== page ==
The Card Counter appears in an aspect ratio of approximately 1.66:1 on this Blu-ray Disc. Overall, this was a positive image.
On a smidgen of softness ever cropped up here, mainly in some wider shots. Otherwise, the movie showed nice clarity and delineation.
Jagged edges and moiré effects failed to appear, and edge haloes remained absent. Print flaws also stayed away from this clean image.
In terms of palette, Counter went with an emphasis on light teal and amber. Overall, the hues were fine for their visual choices.
Blacks showed good depth, while low-light shots boasted nice clarity. This was a solid “B+“ presentation.
In terms of the movie’s DTS-HD MA 5.1 soundtrack, it gave us competent sonics most of the time as well as a little pep on occasion. A drama like this didn’t need to boast a rock-em, sock-em mix, so the audio seemed acceptable.
Usually, the soundfield didn’t have a lot to do, so it concentrated on good stereo music and general ambience. Every once in a while, though, the mix came to life – in a moderate manner, at least, and mainly at casinos, though the flashbacks to Tell’s military experience brought out the music in a more aggressive manner.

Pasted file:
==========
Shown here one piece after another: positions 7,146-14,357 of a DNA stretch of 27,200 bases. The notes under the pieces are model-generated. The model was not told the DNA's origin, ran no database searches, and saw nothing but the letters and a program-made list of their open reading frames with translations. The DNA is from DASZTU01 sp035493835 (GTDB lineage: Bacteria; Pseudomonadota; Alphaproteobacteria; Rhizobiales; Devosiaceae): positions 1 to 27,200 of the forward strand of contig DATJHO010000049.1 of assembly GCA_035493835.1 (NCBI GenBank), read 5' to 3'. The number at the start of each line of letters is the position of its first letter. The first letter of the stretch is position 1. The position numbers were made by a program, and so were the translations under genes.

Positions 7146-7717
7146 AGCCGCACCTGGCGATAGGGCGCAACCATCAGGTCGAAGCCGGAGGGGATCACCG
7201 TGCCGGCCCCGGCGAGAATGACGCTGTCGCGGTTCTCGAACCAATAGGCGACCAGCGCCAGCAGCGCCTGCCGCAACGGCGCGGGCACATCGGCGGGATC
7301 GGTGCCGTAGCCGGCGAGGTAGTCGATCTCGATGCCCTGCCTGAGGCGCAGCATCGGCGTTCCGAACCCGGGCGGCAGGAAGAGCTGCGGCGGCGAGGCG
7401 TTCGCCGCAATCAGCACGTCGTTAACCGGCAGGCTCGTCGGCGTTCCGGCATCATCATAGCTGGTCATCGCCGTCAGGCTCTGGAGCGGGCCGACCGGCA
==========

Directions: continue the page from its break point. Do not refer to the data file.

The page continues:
Audio quality was fine. Speech seemed natural and concise, without edginess or other concerns. Music appeared full, with reasonable definition.
Effects remained clear and accurate, with some pretty solid low-end response. This became an acceptable track for a character drama.
A featurette called A High Stakes World spans five minutes, 13 seconds and offers comments from writer/director Paul Schrader, poker consultant Joe Stapleton, and actors Oscar Isaac and Tiffany Haddish.
“World” looks at story/characters, cast and performances, and staging the poker scenes. This becomes a fairly superficial reel.
As its core, The Card Counter provides a story that shows promise. Unfortunately, the end result seems scattered and unfocused, so it fails to live up to expectations. The Blu-ray